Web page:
September 25, 2008
Vol. 28 No. 1

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    University works toward excellence in sustainability

    By Steve Koppes
    News Office

    Steve Wiesenthal

    This summer, the University launched a Web site that serves as a portal to the wide variety of activities, initiatives and programs that support environmental sustainability.

    More than 1,300 virtual visitors from 41 countries and territories logged on during a 30-day period that ended Tuesday, Aug. 26. It was the “think globally, act locally” credo in action.

    “As the school year starts, we’ll be trying to get students to look at it more,” said Eric Heineman, the University’s Project Manager for Sustainability.

    Water bottles made from recyclable plastic will be given to all incoming first-years during orientation. Each bottle is emblazoned with the new Web site address, sustainability.uchicago.edu, which serves as a portal to a wide variety of activities, initiatives and programs that support environmental sustainability.

    “The challenge of sustainability is that it’s a facet of every part of campus life,” Heineman said. “It’s something that affects dining services, transportation, new construction and energy efficiency.”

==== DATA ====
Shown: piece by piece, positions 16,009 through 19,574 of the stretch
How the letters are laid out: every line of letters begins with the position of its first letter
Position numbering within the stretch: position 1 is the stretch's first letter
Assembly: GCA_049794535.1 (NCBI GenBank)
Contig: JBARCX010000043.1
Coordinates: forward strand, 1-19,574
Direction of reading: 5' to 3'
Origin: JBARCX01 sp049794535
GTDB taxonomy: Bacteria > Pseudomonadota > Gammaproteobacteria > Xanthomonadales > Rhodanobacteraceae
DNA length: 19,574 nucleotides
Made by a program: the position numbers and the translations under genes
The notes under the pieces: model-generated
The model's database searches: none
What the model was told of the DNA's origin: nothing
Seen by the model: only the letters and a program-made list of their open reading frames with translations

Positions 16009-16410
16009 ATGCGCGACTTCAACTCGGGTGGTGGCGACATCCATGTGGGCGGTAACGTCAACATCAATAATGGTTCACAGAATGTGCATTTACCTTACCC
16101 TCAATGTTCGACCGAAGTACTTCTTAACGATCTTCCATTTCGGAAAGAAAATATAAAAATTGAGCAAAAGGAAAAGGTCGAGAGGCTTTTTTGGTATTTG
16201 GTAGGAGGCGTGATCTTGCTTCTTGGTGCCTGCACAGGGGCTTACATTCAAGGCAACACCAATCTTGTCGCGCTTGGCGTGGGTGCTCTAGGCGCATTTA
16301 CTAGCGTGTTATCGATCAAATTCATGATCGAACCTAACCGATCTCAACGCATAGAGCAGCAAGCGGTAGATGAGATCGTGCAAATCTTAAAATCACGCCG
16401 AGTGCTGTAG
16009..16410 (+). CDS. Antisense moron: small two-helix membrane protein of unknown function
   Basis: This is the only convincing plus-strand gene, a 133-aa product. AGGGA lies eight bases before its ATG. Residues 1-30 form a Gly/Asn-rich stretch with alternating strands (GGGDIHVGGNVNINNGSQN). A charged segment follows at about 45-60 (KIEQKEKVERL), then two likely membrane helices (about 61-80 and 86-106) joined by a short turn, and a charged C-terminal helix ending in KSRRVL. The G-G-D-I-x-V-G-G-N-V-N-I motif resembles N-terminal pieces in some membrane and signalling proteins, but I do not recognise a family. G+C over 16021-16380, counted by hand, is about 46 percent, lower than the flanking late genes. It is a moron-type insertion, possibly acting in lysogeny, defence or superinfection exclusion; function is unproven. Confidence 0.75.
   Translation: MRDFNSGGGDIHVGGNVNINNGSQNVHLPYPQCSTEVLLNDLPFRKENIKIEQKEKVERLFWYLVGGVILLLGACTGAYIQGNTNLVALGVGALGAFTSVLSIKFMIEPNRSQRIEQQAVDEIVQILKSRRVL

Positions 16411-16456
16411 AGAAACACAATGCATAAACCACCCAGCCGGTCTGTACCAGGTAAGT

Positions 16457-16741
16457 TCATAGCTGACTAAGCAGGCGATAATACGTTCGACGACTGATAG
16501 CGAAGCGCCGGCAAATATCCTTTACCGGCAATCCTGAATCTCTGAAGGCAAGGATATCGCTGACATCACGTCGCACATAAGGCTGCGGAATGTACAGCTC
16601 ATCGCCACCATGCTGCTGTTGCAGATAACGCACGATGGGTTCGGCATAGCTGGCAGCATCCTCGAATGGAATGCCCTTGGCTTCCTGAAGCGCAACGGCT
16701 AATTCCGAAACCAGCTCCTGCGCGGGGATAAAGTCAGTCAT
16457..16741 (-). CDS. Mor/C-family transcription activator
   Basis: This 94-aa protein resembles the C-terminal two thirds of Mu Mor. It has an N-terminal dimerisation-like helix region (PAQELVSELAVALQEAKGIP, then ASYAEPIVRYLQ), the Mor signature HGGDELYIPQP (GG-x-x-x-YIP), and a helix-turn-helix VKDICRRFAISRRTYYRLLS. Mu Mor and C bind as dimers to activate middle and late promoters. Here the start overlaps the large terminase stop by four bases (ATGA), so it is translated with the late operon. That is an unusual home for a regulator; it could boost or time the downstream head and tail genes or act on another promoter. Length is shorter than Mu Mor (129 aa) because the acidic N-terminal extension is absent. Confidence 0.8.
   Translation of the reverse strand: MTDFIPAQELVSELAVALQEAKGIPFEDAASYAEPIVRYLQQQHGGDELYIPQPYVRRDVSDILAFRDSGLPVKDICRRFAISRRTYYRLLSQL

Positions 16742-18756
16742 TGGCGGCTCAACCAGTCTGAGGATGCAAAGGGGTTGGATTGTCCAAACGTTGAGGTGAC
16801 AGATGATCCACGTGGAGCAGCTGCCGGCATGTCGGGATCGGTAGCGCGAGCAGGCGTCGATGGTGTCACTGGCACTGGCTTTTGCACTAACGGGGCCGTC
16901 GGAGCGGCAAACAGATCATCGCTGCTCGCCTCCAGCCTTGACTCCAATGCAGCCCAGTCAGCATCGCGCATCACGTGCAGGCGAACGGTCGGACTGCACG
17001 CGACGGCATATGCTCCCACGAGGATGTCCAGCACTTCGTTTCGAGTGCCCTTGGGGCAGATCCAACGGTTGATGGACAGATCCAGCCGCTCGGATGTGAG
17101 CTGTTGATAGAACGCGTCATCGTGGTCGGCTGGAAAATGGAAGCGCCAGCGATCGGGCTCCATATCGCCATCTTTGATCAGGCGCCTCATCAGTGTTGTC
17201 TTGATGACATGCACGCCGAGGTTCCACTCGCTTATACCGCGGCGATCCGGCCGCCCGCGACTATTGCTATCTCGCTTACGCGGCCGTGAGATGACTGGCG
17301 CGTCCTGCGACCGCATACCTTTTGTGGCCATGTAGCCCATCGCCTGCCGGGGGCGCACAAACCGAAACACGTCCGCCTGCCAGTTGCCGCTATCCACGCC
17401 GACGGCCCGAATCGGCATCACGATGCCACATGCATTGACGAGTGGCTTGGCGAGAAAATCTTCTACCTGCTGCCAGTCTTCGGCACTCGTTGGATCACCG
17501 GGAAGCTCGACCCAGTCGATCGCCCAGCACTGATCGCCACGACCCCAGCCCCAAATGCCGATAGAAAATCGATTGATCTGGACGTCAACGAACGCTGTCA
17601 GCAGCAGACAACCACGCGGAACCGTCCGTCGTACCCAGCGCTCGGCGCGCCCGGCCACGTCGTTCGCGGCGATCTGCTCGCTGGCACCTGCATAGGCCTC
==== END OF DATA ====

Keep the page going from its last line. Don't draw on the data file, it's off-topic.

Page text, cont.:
Last year, the University signed the Illinois Sustainable University Compact. In signing the compact, the University pledged to accomplish the following goals by Dec. 31, 2010:

    • Promote more sustainable transportation options
    • Reduce carbon emissions on campus
    • Purchase non-toxic cleaning products whenever practical
    • Reduce pesticide use

    More recently, the University has hired a green architect, Steve Wiesenthal, as Associate Vice President for Facilities Services, and the University’s Sustainability Council has completed a report to the administration on enhancing environmental sustainability on campus. Anticipated soon is the appointment of the University’s first Director for Sustainability.

    Under Wiesenthal’s oversight, the University is pursuing Leadership in Energy and Environmental Design certification for two new building projects, and for two renovations already in progress.

    LEED certification, sponsored by the U.S. Green Building Council, provides independent verification that a building project meets the highest green building and performance measures. Environmental and financial benefits of LEED certification include lower operating costs, conservation of energy and water, and reduced harmful greenhouse gas emissions.

    The University will seek LEED Silver certification for the New Hospital Pavilion, the Reva and David Logan Center for the Creative and Performing Arts, and the Searle Chemistry Laboratory renovation, and LEED Interior certification for the 6045 South Kenwood Building.

    “Environmental sustainability is something that we’ll be incorporating as a goal in all of our architecture,” said Wiesenthal, who lives in a LEED-certified home and bicycles to work.